Part of the preparatory sketches for ‘The Duchess of Richmond’s Ball’, (very rough version of the whole thing on the right, a more finished part of it on the left).
It’s been called ‘the most famous ball in history’ because half the guests had to leave suddenly for war; in many cases marching straight from the ball to the battlefield, literally.
But a few sketches, much research, and several days later I realised trying to draw a room full of people (many of whom in excruciatingly specific military dress) might need more time than ‘a few days’. So it’s been shelved for now, but perhaps every year on the anniversary of Waterloo I’ll work on it a little more.
The Duchess of Richmond’s Ball, 15th of June 1815.
Brussels, approximately 8 miles from Waterloo, in present-day Belgium.
It was intended as a merry night of diversion for Brussels’ nobility and the gallant young officers of the Allied army.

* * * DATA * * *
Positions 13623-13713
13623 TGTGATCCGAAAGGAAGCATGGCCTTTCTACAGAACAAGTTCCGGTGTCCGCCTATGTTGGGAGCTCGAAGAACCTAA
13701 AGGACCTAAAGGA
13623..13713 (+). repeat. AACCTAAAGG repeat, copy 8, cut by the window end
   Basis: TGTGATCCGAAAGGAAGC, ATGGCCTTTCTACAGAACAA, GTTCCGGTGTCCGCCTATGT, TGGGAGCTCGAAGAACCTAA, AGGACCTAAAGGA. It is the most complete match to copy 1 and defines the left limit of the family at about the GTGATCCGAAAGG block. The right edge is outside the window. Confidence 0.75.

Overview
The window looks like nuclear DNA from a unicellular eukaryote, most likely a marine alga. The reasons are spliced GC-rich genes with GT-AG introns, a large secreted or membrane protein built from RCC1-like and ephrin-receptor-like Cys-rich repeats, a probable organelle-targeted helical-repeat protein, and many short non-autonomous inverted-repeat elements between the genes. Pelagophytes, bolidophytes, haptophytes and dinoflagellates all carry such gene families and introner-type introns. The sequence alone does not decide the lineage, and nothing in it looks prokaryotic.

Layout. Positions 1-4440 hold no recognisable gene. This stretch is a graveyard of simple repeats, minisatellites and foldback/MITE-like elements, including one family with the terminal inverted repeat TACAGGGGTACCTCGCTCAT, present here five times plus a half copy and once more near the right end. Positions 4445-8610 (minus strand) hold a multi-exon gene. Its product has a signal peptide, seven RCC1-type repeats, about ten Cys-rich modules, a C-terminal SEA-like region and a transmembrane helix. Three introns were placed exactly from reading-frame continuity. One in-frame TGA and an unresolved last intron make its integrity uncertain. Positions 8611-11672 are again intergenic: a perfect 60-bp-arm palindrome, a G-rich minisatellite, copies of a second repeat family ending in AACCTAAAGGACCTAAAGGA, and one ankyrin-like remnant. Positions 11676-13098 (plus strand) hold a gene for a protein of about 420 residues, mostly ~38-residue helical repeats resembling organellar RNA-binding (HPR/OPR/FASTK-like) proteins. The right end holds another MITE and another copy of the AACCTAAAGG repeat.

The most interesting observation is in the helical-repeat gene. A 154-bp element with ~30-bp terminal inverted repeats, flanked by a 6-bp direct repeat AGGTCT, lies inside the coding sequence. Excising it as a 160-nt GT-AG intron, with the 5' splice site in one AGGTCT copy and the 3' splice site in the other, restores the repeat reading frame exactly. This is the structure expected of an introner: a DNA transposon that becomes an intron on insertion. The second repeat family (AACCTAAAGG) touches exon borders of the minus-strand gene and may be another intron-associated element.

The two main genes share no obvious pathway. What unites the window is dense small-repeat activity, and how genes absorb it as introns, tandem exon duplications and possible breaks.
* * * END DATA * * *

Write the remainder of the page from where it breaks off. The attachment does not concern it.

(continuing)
Many of the guests considered war to be a distant thing, like storms on a far horizon; they’d grown accustomed to living with its threat and seizing every pleasure while they could. As they prepared for the evening’s festivities they couldn’t guess that war was only hours away.
But that night, in the middle of the music, laughter and dancing, a dispatch arrived with the impossible news that Napoleon’s army was upon them. Faces that had been flushed with pleasure suddenly became pale or sombre. The music played on but only the heartless could dance.
In the distance, bugles summoned men back to their divisions: they were to march out at three in the morning. Some officers had no time to change their attire, and were obliged to go forth in the odd splendour of their evening dress.
As they prepared to leave that night, some of the men looked grim, and others wildly elated, particularly the dashing boys who’d never entered battle before. But there were tears with the farewells, for many of the sons, husbands and dear friends leaving that night would not be seen again.